Rural residents face challenges to stay close to home
While many take curbside recycling for granted, for many rural parts of Washington County, that kind of convenience may never be an option.
Not having the service does impact if they recycle, said residents.
“We personally do not (recycle). We’d have to pack it up and take it elsewhere and that’s just not convenient for us,” said Jana Gregory, a resident of Warren Township. “I wish they’d pick it up from house to house like they do the garbage out here. The whole township changed to the same company for convenience, I wish that included recycling.”
Officials say there are other recycling options for those outside cities, though they require more time and effort.
“There are a plethora of (drop off) places to recycle in Washington County,” said Rob Reiter, Southeastern Ohio’s Joint Solid Waste Management District director, noting between 150 and 200 tons of recycling hauled out of Washington and Morgan counties per month.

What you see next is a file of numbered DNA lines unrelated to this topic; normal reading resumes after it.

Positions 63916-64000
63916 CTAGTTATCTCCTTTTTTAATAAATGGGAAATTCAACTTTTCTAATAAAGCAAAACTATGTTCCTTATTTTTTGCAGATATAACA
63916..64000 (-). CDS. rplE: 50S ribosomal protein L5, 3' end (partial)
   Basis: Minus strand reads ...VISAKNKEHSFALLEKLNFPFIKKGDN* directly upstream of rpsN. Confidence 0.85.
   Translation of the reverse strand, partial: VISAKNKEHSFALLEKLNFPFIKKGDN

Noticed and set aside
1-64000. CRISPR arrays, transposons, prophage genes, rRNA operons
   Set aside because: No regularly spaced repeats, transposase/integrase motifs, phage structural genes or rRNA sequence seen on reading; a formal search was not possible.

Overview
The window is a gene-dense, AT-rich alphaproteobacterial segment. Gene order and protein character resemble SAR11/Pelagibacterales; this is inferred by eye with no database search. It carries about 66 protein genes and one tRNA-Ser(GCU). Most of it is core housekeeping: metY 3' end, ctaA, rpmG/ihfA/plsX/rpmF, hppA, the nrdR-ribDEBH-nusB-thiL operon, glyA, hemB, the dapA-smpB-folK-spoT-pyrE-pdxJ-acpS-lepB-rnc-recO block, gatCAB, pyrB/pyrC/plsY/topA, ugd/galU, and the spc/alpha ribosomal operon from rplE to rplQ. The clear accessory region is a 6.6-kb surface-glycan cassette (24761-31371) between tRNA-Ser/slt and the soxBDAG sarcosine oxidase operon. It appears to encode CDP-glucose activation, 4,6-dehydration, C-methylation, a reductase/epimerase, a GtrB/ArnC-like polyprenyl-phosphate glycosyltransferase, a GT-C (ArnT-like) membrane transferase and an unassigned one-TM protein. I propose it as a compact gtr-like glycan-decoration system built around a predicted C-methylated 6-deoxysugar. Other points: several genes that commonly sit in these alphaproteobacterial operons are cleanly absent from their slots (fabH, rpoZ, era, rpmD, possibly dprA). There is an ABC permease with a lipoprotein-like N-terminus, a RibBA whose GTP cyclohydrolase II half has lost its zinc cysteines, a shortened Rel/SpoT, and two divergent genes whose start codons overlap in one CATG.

Reiter said each township in the county has a drop off option at least once per month, with Lowell and Little Hocking bi-monthly and Beverly/Waterford three times per month.
Chris Green, of Churchtown, said she often will just bring her recycling from home to the Marietta drop off point on Gilman Avenue on her way to work.
“Then I’ll bring the shredded paper from work here on the way home,” she added. “It kills me to see this thrown away. I pass this place twice a day.”
Jennifer Sturgill, of Warren Township, said she was shocked to learn her home doesn’t have the option for curbside pickup of recycling when she moved from California.
“We recycled everything there, but now I’m a big upcycler and instead just don’t use plastic bottles or drink soda so there’s no cans,” she said. “It’s an easy habit to get into, going without the bottled water or the styrofoam cups. It just needs to be a mindset to reuse.”
Julie Monroy, media relations for Kimble Recycling and Disposal, said outside of organized cities and villages with contracts, the logistics of traveling between homes that are miles apart proves too high of a cost-to-benefit ratio for waste companies.